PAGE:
The present invention provides a system for collecting light from the sun and transmitting this light by fiber optics to light utilization devices, thereby decreasing the need for artificial light energy sources during broad daylight hours, and in this manner conserving energy. The system of the present invention also can be used as an emergency lighting system to augment or replace the regular lighting system in the event of a power failure or power reduction. The system is also useful to provide lighting in mines, reducing power needs for electric lighting or gas lighting, the former of which is expensive in wilderness areas and the latter of which can be somewhat hazardous. By using a photocell to regulate the electric lights, a constant source of illumination could be provided on cloudy or overcast days when solar energy is inadequate or intermittent in intensity.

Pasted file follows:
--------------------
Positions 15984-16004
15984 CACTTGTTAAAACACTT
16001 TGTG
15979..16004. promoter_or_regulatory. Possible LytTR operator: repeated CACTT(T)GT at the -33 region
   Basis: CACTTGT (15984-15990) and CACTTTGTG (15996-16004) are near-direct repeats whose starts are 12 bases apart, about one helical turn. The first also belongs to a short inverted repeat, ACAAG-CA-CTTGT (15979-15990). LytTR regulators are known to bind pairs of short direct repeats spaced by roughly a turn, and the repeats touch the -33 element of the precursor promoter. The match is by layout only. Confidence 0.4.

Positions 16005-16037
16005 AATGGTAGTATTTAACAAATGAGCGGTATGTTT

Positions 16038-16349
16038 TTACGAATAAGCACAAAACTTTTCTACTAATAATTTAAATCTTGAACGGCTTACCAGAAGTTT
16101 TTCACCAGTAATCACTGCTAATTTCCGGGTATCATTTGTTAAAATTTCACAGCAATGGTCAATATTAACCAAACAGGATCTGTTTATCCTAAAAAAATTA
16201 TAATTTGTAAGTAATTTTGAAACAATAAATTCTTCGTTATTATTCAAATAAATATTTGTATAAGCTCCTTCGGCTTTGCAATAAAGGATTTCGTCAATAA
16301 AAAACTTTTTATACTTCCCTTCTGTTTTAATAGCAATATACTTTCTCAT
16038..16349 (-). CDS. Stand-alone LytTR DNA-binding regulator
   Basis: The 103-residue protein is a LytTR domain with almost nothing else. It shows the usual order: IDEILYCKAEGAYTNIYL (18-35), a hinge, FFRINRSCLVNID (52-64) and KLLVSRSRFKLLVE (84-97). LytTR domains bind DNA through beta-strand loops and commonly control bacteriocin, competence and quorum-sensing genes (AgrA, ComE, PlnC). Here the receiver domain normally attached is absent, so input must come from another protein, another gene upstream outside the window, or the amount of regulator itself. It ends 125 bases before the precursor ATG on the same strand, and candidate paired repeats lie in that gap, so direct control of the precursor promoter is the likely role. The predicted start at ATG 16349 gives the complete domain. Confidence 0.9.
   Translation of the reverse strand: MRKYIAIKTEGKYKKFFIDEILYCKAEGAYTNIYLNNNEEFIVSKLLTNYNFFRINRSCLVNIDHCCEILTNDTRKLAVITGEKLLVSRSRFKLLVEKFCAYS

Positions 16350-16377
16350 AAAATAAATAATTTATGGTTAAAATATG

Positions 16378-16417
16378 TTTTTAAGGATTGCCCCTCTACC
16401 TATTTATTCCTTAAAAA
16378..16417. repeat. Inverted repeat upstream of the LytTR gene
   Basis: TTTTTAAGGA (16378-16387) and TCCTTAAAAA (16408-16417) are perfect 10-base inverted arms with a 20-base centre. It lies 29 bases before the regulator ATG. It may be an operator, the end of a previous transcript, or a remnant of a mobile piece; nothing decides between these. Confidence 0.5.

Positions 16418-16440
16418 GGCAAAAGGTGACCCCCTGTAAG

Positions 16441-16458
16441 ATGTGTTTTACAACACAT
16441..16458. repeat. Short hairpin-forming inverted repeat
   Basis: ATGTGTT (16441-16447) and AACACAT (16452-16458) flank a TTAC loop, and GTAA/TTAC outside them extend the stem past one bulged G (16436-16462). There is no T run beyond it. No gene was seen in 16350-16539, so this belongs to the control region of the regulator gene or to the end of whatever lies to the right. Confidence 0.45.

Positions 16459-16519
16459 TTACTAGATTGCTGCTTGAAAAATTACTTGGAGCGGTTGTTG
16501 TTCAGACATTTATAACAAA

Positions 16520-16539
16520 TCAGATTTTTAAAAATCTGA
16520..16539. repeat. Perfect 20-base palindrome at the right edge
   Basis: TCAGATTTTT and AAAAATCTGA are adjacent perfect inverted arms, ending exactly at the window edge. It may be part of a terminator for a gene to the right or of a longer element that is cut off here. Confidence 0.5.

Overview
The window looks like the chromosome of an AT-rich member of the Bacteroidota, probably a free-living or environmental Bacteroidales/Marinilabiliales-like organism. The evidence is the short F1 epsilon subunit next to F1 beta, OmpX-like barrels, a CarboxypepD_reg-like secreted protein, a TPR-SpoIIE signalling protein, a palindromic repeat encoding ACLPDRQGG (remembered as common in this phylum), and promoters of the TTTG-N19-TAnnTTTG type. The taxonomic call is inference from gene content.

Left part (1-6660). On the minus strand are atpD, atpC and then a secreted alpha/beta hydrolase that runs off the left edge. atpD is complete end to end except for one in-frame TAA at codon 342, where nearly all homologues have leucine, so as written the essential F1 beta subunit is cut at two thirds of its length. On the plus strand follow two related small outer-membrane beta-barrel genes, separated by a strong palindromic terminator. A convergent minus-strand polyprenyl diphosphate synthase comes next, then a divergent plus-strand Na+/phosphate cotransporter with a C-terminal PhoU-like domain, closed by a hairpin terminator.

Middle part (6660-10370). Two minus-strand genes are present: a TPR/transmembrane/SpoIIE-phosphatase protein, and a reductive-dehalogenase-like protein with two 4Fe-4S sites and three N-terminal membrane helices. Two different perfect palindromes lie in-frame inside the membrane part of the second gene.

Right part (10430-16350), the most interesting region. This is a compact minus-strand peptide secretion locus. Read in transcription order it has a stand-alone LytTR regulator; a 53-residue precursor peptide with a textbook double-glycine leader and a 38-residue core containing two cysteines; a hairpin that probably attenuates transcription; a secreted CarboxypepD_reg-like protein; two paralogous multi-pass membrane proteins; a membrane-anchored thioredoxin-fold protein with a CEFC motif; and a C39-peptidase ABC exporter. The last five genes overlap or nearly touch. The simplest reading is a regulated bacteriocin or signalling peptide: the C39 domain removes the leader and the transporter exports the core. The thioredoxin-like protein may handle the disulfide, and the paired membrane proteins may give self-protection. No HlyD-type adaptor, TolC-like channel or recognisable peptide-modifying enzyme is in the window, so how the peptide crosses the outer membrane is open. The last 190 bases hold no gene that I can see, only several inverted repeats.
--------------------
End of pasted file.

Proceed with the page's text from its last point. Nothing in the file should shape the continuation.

It is therefore an object of this invention to provide means for conserving energy.
It is further an object of this invention to provide an emergency lighting system.
It is an additional object of this invention to provide a lighting system which utilizes the sun's rays for its lighting source.
Other objects of this invention will become apparent as the description proceeds in connection with the accompanying drawings of which:
FIG. 1 is an elevational view of a preferred embodiment of the invention;
FIG. 2 is a cross sectional view taken along the plane indicated by 2--2 in FIG. 1 and illustrating the fiber bundle employed in a preferred embodiment and its associated cooling fins;
FIG. 3 is a schematic illustration illustrating some of the various light utilization devices which may be used with the optical fiber terminals;
FIG. 4 is an alternative embodiment of a collector which may be utilized in implementing the invention; and
FIG. 5 is a further embodiment of a collector which may be utilized in implementing the invention.